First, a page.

The marathon was due to start at 9.30am and the half-marathon at 1.30pm. After a bowl of cereal and some toast I kissed Sam goodbye and wished him a good race as he trotted off to the start line. It was a chilly 10 degrees so I stayed at the hotel, turned on the TV and scanned images of the marathon to see if I could spot Sam in the crowd – no such luck. At 12noon I made my way to the Marathon Expo, cheering on the marathoners as they ran to the finish line. I joined the queue at the porta-potty for one last pit-stop (thank goodness for tissues stuffed in my shorts) before stripping down to my shorts and t-shirt, all the while contemplating whether to quickly change into my pants or not. I decided on the shorts (based on what the majority of the ‘sporty’ people were wearing), handed my bag in at the bag-check, scoffed down a banana and headed to the start line. I was to start at 1.53pm in the 2h10m+ group (aka the ‘slow’ group). When registering for the race, I had estimated 2h15m as my finish time so it was a big blow to my ego to be in the last group to set off. In the weeks leading up to the race I had managed a sub-2hour 20km run but I never imagined that I could run the full 21.1km in under 2 hours (although it was secretly my new goal!).

Eeeek! Standing at the start line I’m excited, scared, and cold all at the same time. There are so many runners (about 13,000 for the half-marathon), so many spectators and I think I heard a band somewhere as well. I try to squeeze my way to the front of my section and hope for the best. I’m off like a rocket, weaving in and out of people (which I would continue to do for the whole 21.1km), all the while remembering the small piece of advice from my friend Lys about making sure that I pass all the slow people, the fat people and those shorter than me (I added that last one in myself), and the fact that she ran a half-marathon in 1h57m (a time to beat!). I loved all the crowds, especially the high-fives from some kids, and bands along the way. I stopped for a quick drink at the 5km, 9km, 13km and 17km drink stations and was sure I spilled more down the front of me than I drank. The first 16km seemed to fly by. I downed my power-gel at this point and passed the 2h pace-maker. Yes! With a new surge of energy and after a quick self-pep-talk I powered to the finish and crossed the line in 1h55m (placing me 6,240 out of 12,743 or top 50% – achieving another secret goal of mine)! Happy Days! I quickly make my way to our meeting point and after a massive hug I share my good news. With a finish time of 3h43m for his first full marathon, it would seem that we both smashed it in Amsterdam!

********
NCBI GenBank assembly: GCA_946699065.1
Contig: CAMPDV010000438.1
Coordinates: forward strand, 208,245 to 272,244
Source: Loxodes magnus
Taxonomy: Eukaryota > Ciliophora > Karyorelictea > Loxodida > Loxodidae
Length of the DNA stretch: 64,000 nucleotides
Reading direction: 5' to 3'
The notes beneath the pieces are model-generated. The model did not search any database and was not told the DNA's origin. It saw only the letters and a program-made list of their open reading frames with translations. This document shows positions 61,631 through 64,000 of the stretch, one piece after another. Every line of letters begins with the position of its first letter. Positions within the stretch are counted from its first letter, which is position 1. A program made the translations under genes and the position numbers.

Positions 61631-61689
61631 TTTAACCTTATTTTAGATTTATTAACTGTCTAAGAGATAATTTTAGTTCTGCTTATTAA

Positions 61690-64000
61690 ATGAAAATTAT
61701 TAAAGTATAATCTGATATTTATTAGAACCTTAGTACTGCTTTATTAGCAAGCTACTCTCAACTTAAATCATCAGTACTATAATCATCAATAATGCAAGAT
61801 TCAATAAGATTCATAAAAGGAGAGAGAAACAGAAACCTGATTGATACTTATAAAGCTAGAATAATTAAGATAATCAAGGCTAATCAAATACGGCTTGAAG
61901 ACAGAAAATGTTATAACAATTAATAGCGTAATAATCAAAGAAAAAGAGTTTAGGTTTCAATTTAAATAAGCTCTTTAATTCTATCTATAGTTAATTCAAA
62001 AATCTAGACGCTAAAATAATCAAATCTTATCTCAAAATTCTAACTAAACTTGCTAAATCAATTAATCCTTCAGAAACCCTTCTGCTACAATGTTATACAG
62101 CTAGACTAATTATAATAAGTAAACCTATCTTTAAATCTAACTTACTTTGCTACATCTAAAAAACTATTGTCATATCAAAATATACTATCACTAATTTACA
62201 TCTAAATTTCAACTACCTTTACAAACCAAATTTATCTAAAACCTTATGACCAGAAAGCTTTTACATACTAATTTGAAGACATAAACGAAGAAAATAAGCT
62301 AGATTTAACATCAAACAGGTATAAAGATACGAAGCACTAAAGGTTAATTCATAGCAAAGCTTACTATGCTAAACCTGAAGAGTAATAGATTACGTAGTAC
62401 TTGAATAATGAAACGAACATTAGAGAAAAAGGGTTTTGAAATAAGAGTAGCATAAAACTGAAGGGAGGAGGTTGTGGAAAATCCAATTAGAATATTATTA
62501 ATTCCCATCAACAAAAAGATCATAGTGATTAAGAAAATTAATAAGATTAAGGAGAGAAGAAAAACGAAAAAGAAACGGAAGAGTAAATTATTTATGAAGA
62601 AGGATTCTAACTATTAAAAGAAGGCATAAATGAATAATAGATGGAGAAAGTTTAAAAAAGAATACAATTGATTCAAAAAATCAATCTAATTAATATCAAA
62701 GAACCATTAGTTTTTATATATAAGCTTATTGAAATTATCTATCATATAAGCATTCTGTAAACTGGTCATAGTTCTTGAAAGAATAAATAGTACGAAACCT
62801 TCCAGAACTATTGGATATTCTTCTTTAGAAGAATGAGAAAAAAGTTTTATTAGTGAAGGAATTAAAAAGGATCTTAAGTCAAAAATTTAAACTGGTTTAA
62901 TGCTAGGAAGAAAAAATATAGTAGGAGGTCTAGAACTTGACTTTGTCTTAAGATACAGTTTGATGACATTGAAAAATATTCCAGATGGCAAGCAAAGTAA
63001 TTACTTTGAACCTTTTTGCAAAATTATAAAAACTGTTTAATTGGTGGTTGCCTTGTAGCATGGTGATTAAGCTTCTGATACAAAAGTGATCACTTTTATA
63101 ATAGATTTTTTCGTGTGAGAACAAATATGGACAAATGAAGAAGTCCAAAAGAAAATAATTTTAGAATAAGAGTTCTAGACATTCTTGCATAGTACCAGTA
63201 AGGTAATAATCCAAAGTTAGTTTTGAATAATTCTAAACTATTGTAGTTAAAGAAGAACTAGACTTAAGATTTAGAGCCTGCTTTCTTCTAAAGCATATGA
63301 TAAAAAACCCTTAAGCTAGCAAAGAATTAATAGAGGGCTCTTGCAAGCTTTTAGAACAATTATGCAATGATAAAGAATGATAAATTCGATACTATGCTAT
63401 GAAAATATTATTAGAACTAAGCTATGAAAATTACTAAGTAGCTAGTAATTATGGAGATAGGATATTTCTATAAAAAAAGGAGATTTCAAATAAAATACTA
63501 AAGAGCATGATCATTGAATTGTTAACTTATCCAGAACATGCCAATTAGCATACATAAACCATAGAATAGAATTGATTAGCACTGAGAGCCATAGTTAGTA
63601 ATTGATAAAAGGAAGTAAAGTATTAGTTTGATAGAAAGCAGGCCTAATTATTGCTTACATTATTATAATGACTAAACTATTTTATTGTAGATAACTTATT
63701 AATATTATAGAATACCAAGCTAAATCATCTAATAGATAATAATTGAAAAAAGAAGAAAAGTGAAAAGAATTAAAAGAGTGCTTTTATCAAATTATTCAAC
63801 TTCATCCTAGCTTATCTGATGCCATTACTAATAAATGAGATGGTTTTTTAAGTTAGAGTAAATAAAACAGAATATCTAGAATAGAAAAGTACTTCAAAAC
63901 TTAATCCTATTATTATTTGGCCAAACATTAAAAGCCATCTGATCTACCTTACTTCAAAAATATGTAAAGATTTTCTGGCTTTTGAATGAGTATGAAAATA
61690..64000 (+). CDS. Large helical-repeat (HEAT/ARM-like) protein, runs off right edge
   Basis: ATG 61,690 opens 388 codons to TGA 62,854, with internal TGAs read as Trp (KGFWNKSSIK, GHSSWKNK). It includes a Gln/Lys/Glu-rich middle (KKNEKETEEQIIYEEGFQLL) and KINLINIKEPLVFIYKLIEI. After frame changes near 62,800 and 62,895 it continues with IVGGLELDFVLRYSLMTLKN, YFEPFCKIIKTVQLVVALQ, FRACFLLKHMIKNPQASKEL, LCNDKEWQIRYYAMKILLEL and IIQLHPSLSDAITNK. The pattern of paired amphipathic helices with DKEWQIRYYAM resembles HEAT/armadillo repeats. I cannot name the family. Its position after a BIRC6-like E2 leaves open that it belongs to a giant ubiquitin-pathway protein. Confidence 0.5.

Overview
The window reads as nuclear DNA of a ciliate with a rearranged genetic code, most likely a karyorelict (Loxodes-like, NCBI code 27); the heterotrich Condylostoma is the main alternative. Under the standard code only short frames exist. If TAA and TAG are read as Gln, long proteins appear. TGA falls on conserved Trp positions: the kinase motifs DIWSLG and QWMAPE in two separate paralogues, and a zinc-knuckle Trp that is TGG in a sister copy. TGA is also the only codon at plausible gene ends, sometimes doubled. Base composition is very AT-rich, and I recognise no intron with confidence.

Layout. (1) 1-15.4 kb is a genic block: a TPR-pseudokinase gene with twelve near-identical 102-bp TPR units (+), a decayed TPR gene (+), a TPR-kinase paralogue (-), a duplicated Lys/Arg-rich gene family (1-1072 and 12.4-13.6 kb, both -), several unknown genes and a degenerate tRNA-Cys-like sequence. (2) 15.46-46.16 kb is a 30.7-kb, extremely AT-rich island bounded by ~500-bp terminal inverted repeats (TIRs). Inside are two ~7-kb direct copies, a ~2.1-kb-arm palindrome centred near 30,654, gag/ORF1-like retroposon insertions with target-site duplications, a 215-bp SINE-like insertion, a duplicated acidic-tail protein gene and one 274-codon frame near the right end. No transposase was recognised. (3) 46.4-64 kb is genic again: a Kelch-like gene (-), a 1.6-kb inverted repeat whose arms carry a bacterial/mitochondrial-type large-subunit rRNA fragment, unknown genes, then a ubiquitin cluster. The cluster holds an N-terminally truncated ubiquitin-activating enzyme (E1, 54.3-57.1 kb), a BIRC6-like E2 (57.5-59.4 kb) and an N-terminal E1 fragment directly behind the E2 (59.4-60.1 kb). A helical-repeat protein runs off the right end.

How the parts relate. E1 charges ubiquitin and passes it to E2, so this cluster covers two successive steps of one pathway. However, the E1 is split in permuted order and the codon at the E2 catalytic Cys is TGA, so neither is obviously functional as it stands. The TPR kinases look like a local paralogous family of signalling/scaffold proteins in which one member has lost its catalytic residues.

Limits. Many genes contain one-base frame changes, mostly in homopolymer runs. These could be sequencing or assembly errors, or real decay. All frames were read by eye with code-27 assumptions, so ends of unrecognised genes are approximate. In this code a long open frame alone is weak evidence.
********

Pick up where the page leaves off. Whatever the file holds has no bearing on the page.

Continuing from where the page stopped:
Next race: l’Escalade (4.8km), Geneva, December 2012

Next big race: Half-Marathon, Geneva, May 2013

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One Response to “Amsterdam Half-Marathon – Sunday 21st October 2012”

  1. Sam November 6, 2012 at 15:49 #

    Awesome job, great result!